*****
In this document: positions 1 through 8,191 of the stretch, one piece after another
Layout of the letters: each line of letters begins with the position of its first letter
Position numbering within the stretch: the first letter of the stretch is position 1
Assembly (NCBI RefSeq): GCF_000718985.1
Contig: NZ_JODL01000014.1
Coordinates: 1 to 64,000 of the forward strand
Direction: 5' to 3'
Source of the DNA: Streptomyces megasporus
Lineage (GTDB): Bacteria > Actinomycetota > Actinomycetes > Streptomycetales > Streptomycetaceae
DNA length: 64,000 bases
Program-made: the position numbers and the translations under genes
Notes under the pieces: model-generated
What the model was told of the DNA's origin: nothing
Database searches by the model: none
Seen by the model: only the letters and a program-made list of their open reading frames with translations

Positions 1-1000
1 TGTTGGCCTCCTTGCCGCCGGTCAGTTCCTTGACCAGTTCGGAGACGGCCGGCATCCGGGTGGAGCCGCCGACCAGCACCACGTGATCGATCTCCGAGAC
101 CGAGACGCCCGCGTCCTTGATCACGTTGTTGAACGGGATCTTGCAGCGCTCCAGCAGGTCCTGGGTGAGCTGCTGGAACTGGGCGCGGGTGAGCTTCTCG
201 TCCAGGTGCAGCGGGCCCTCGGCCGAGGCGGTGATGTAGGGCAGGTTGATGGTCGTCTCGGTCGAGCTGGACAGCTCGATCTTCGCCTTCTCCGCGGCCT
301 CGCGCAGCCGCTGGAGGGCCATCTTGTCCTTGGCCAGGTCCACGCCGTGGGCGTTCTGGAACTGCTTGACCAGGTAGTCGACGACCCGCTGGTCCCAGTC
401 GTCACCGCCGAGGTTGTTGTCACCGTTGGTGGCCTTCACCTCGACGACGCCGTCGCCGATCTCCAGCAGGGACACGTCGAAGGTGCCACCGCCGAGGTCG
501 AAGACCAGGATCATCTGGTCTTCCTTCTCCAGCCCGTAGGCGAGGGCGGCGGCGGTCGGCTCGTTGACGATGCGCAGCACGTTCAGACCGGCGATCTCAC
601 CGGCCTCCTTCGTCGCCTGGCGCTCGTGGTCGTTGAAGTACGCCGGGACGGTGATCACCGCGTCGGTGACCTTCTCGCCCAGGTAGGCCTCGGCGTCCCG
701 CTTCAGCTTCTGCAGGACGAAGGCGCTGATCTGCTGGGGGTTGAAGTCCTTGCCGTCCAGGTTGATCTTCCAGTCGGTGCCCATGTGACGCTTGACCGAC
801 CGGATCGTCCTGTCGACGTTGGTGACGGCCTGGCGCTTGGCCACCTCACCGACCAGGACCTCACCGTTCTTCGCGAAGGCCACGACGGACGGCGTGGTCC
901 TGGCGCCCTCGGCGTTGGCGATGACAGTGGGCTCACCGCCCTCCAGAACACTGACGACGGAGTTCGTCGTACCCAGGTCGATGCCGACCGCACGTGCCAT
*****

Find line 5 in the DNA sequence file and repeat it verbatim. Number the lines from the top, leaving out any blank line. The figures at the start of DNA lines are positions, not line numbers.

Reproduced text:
Contig: NZ_JODL01000014.1